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Around the Horn: Getting Power to Projects-A Discussion

Guest Editor Bradley Migdal leads an illuminating discussion with Karla T. Moran, Manager of Economic Development at Salt River Project, and Coleman Peiffer, Senior Business Attraction Manager at Alliant Energy, exploring infrastructure challenges and solutions for large-scale manufacturing and data center projects. This conversation has been lightly edited for style and space.

Q2 2024
Bradley Migdal: From a utility perspective, what are the typical lead times for transformers and other equipment?

Karla T. Moran: We're quoting about four years for constructing a substation, mainly due to the long lead times required for transformers and circuit breakers. Especially in our service territory, where data centers commonly exceed 300 megawatts, the demand is massive and comparable to the output of some power plants. They require an obscene amount of power which are similar in size to some of our power plants. The infrastructure requirements and upgrades are extensive to meet these power loads.

Bradley: How do you handle upgrades and discussions with new clients?

Karla T. Moran: It’s really about two conversations: one about the necessary infrastructure upgrades and another on resource allocation. If a client is new and not included in our existing plans, we must integrate their needs, which complicates timing.

Coleman Peiffer: For significant projects, especially those requiring upgrades like a 345-megawatt transformer, the lead time is about 48-60 months. Smaller transformers are 24-36 months. We can sometimes expedite to about two to three years if the end user commits financially.

Bradley: When should site selection discussions start?

Coleman Peiffer: The sooner the better, right? The best time to start talking is immediately after identifying potential land. Understanding the site's power capacity and the timeline for power delivery is crucial. Early discussions help us align on the total power usage and ramp-up period. What we need to know is, what will your total use look like, and then what does that ramp up period look like? That helps us identify if and how we can hit your electrification date.

Karla T. Moran: In Phoenix, even smaller projects need early involvement due to our rapid infrastructure expansion.

We're meeting with all our city partners on a regular basis to see if there's anything that's going through rezone that we need to be aware of, or if there's anybody kicking tires on a bigger site, so we make sure we're part of the conversation. I basically tell anybody, if you're looking at a site, there will need to be some work and upgrades done because the full power capacity is likely not available.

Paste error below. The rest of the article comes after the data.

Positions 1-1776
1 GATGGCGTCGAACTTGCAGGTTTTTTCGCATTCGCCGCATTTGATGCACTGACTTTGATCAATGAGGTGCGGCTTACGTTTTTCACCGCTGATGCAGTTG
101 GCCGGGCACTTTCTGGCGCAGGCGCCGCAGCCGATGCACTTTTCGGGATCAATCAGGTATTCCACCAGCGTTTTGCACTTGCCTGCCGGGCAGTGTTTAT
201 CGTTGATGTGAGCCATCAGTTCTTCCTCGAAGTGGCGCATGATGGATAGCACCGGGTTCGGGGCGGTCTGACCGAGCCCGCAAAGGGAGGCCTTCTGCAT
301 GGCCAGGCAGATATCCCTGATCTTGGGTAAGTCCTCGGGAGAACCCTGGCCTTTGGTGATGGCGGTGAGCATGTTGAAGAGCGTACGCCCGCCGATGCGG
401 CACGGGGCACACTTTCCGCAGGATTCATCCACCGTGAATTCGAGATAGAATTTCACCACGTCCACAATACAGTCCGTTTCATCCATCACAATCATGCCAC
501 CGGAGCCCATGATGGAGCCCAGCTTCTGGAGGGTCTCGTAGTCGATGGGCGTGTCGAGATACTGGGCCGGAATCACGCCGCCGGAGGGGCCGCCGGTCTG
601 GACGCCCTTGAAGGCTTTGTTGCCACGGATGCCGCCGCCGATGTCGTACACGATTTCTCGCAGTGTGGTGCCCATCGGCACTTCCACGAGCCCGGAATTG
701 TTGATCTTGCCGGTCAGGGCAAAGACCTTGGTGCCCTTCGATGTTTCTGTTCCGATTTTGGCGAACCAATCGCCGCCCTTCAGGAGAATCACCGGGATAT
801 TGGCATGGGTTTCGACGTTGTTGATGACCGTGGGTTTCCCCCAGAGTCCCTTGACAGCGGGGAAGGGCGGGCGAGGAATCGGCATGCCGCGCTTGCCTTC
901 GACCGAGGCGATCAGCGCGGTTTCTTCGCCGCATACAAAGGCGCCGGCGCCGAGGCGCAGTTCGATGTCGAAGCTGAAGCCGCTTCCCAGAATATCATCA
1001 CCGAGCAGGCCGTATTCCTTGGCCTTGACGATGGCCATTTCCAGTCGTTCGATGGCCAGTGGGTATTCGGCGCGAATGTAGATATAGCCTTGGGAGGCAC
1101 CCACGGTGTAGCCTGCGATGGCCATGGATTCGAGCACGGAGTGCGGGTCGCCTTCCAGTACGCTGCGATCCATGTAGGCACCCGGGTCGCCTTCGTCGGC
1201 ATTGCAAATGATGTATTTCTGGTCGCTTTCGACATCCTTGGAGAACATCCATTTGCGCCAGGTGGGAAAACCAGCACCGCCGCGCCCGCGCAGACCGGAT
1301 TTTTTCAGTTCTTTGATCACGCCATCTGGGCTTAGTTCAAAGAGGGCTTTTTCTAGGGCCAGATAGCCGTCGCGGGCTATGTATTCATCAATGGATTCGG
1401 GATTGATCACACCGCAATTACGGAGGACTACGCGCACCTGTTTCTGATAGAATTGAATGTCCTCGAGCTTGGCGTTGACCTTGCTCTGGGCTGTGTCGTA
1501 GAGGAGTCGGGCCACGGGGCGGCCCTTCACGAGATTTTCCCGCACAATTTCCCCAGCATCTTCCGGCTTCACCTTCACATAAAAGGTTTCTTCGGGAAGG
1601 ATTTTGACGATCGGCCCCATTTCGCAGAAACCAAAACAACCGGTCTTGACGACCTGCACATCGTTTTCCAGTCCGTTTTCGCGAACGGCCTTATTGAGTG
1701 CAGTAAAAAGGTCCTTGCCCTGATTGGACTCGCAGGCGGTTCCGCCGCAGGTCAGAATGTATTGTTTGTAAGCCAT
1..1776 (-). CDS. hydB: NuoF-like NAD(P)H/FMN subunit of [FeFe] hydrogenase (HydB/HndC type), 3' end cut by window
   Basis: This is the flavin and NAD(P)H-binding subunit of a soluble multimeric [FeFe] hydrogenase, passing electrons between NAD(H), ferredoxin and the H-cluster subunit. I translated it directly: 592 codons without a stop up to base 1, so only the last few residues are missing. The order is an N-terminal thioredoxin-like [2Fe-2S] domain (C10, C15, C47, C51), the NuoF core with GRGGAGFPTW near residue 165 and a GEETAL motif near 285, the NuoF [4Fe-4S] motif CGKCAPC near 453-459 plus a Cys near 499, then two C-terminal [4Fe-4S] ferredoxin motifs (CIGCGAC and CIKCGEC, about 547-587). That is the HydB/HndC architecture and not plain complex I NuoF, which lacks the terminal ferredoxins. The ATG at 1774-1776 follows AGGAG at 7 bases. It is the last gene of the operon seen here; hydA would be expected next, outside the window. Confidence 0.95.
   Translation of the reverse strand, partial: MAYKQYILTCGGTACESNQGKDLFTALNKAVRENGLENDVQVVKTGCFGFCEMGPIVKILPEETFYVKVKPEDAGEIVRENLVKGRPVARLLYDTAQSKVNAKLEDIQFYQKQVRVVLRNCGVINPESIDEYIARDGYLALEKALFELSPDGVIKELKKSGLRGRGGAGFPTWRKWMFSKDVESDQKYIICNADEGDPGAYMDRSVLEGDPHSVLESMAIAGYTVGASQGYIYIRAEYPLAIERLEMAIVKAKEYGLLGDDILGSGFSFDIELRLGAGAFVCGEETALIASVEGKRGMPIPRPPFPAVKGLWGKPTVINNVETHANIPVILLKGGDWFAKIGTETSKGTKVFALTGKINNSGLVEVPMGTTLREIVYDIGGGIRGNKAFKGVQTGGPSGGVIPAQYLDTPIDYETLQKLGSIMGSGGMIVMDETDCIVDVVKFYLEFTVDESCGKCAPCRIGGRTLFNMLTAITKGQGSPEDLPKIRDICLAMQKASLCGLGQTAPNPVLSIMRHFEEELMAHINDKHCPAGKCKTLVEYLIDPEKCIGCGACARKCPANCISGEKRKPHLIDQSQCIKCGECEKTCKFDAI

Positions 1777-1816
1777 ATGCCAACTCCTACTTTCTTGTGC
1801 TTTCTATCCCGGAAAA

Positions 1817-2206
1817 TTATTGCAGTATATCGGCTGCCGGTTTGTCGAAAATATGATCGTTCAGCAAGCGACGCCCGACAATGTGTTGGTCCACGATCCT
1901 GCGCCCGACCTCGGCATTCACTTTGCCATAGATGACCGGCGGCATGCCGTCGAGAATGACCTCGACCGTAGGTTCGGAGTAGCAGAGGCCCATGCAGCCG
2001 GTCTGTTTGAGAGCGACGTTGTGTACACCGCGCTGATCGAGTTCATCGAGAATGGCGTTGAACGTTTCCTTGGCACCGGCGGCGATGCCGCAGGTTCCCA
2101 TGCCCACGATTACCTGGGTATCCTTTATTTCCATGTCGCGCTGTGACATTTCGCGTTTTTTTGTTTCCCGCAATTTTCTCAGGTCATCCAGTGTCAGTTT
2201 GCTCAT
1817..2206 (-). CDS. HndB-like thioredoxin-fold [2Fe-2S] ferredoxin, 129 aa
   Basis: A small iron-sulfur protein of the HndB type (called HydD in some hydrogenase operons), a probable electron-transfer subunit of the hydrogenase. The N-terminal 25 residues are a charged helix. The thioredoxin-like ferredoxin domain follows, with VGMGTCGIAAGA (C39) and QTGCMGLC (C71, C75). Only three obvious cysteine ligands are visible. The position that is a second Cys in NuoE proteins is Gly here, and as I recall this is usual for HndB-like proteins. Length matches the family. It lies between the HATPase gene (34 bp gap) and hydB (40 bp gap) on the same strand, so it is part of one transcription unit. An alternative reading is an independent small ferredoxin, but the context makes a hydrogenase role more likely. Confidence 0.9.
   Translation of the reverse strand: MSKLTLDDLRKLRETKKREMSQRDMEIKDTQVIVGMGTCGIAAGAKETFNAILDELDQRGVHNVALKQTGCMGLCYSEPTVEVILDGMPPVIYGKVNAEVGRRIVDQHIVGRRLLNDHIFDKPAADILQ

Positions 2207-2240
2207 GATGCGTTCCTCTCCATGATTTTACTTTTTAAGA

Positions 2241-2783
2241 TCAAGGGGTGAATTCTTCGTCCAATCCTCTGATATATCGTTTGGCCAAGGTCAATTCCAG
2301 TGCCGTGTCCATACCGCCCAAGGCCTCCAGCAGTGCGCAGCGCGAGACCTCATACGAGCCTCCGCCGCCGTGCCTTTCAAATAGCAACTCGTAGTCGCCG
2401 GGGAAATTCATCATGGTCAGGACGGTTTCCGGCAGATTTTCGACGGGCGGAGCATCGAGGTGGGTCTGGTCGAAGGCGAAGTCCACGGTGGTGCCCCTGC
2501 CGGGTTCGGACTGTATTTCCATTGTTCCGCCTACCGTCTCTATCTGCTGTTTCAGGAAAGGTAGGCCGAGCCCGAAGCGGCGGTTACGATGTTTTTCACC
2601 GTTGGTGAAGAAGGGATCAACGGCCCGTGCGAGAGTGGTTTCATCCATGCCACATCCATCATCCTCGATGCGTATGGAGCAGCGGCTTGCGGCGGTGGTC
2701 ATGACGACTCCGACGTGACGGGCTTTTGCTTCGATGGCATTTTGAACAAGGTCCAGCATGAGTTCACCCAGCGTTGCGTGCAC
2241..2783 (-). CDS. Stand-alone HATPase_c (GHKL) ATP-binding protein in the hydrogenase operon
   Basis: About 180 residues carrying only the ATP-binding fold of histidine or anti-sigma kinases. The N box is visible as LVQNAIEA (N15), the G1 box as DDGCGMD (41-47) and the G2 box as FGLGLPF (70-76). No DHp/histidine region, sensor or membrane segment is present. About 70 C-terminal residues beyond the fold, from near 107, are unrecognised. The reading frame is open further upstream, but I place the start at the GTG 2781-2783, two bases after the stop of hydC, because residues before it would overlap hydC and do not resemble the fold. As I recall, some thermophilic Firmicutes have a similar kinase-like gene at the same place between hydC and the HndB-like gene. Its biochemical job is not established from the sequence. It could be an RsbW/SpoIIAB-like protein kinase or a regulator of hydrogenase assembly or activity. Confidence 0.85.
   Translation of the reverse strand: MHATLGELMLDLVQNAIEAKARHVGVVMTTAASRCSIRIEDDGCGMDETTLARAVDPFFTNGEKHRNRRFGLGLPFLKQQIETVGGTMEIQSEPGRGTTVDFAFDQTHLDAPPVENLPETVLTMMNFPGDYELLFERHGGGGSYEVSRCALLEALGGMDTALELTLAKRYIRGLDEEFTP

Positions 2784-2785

Bradley: What considerations should site selectors have regarding power capacity?

Karla T. Moran: It’s essential to know if a site can handle the expected load. For projects that align with economic development, we've pre-ordered equipment to expedite processes. Manufacturers need precise cost and timeline estimates due to their budget sensitivities.

Coleman Peiffer: In Wisconsin, we proactively perform power studies to ensure sites are ready within three years, facilitating better site marketing. Historically, we've required an end user to request that. We're going and doing those on our own, so that we can then market the site as something that's going to be power ready within three years.

Bradley: Looking ahead, what are the prospects for meeting growing power demands?

Coleman Peiffer: We’re focusing on integrating renewable energy sources like solar and wind with battery storage to meet future needs. This approach helps manage the increasing demands from data centers and advanced manufacturing.

Karla T. Moran: We’re also pushing for more solar power and exploring long-duration battery storage solutions to handle night-time energy needs, especially for electric vehicles which predominantly charge at night.

Bradley: If you look back into history, have you ever seen these types of demands ever?

Karla: The demand requirements on the data centers is unreal. We do have an AI data center under testing in our market, and it's very interesting, because it ramps up to double digit megawatts and then just drops. AI technology is changing and challenging market now.

Coleman: A three-to-five-megawatt project, when I started at Alliant six years ago, was a good project. Now every lead I get from an RFP is like 10, 15 megawatts or more.

Bradley: Is there any advice that you can give to the readers of Area Development Magazine, about talking to your power providers and when? What are your parting thoughts?

Coleman: I would say, especially for new industrial park growth or new area growth, as soon as you identify land that you think your community might want to take control over or turn it into a park, you should be talking to your electric utility first, to make sure that there's power capacity, and infrastructure to get power there. If you don't have it at that site, the site is not going to be nearly as attractive. If you do have it, and you control the land, you've now created somewhat of a unicorn site.

Karla: The data center industry is aware they must be part of the solution. There have been a lot more of these clients willing to work together and be partners. They put billions of dollars and infrastructure in the ground here. They want to make sure that they have power to serve it.

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